And there were shepherds . . . keeping watch over their flocks at night. An angel of the Lord appeared to them, and the glory of the Lord shone around them, and they were terrified. But the angel said to them, “Do not be afraid, I bring you good news that will cause great joy to the people. Today in the town of David a Savior has been born to you; he is the Messiah, the Lord. This will be a sign to you: You will find a baby wrapped in cloths and lying in a manger.

Suddenly a great company of the heavenly host appeared with the angel, praising God and saying, “Glory to God in the highest heaven, and on earth peace to those on whom his favor rests.”  (Luke 2:8-14)


How, I wonder, would I react if the glory of the Lord shone around me? For the shepherds, considered by their culture to be unclean and unreliable, this signal of something momentous nearly scared them out of their wits. They couldn’t have remotely imagined they would be chosen as messengers of such earth-shaking news as the birth of the long-awaited Messiah. They had no idea of how closely Jesus would later identify with their role and declare Himself “the good Shepherd,” who would lay down His life for His sheep.

The shepherds were provided a clear signal to direct them to Jesus: He would be the only newborn in Bethlehem bedded down in a feeding trough for animals! It wasn’t by accident that there was no room at the inn. It was also not by accident that Mary and Joseph were ordinary people. The only thing remarkable about them was their spiritual devotion and willingness to put themselves completely in God’s hands. They were exactly the kind of people God could call on to bring about His purposes.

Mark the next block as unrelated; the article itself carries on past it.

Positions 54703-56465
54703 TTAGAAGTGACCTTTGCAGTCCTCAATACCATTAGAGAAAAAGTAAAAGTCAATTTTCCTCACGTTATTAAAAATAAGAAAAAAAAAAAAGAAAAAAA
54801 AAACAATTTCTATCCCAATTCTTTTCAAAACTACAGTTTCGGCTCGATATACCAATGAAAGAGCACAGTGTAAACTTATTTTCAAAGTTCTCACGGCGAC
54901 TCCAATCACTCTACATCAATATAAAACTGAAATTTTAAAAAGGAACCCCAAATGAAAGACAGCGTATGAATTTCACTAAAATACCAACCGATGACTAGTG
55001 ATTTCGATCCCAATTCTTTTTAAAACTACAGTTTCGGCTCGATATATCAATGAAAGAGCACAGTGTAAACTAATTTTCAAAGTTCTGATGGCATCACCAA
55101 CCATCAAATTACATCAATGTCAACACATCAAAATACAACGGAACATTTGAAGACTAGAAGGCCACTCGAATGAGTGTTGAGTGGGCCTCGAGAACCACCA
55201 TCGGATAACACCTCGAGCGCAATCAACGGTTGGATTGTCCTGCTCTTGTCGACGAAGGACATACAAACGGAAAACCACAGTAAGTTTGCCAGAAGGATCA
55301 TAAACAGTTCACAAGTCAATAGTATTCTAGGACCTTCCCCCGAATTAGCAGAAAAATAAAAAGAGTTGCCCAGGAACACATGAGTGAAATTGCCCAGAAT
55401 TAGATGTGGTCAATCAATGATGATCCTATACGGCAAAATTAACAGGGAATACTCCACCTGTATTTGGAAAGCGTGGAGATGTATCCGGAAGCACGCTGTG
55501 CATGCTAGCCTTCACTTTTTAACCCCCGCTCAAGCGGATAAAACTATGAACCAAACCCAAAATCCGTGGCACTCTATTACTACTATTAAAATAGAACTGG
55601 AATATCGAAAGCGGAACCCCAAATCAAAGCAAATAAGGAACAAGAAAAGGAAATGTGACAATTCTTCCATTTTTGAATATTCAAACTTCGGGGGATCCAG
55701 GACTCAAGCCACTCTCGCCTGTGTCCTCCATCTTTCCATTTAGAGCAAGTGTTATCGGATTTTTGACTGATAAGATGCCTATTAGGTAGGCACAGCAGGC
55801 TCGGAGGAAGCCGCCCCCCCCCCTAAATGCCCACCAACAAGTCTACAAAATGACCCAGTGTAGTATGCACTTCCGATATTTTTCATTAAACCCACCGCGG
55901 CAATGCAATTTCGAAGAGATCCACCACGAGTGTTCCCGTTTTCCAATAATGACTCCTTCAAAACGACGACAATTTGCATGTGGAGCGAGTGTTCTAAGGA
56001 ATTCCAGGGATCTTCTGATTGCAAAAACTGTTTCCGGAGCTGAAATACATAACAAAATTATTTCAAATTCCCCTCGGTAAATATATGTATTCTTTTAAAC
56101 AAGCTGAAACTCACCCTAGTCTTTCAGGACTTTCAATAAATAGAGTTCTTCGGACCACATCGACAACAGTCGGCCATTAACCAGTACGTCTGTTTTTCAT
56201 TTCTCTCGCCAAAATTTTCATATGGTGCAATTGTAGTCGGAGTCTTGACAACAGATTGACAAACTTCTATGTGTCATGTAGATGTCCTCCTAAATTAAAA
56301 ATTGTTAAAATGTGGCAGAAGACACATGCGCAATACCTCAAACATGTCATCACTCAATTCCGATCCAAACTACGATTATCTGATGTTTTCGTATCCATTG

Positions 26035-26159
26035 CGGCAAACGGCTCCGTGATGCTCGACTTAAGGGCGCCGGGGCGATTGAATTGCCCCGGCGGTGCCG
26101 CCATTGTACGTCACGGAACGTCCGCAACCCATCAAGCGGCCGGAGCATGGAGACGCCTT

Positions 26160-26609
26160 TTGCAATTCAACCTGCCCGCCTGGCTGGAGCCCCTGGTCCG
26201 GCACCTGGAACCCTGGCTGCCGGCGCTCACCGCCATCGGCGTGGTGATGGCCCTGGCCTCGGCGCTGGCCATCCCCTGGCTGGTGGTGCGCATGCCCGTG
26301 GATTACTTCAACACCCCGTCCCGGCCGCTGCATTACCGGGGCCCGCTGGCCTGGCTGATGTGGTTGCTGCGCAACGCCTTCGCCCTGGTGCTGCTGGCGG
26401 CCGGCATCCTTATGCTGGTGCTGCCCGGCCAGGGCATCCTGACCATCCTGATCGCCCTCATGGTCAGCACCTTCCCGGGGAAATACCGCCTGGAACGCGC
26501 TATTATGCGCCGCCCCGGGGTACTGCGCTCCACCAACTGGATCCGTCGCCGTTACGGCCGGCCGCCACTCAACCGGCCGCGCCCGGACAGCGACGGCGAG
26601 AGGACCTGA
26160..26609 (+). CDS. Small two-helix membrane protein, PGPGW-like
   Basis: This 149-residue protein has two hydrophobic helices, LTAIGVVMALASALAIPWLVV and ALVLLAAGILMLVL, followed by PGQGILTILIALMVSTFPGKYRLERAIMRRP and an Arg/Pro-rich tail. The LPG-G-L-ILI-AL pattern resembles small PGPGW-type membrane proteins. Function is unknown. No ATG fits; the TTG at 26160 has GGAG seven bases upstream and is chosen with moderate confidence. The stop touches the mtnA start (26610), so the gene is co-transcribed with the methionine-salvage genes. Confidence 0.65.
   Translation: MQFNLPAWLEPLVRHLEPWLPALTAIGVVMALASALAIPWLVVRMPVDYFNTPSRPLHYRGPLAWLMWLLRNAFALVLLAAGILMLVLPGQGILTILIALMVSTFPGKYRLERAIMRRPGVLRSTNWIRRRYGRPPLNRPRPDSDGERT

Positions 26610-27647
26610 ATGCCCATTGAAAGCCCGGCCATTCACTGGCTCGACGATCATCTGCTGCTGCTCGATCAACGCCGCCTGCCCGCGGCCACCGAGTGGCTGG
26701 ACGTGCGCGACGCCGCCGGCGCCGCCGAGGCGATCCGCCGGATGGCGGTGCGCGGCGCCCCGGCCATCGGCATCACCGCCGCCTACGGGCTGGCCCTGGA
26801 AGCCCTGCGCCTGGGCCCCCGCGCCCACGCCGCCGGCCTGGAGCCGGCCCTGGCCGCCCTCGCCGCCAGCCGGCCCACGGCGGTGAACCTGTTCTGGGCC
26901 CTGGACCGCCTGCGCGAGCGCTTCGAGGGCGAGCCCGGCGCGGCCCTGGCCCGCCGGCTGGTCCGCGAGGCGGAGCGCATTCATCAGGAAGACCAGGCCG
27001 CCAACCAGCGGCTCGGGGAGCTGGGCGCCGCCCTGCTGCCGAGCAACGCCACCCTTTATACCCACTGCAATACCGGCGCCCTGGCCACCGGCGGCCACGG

It was wholly in keeping with God’s character that this extraordinary announcement came to lowly shepherds, and not to priestly or political rulers. The peace that would come to “those on whom his favor rests” would not be for the self-elevated. God had already declared through Isaiah:

“These are the ones I look on with favor: those who are humble and contrite in spirit, and who tremble at my word.” (Isa 66:2)

The shepherds fit this description; their action on hearing the good news validated that. They hurried to see Jesus and didn’t stop until they had found Him. Then they went and spread the news to everyone they met. Used to being ignored and rejected, they didn’t worry about what people might think. After sharing the news with everyone they encountered, they went back to their normal responsibilities, but with an amazing difference. For they had seen God’s glory, trembled at His word, seen His living Word with their own eyes, and shared that word. No wonder they came back praising God!

Do the people I meet know that I have heard God’s word and seen His glory in a thousand different ways? Can they tell that I’ve found Jesus and want to share the good news with whoever will listen? Do I tremble at His word, or in fear of what others may think? Do I follow the prompting of God’s signal lights, giving direction about where, when and with whom I can turn and offer witness to the news that brings peace to those on whom God’s favor rests?

Father, may it be so this Christmas and every day in every year.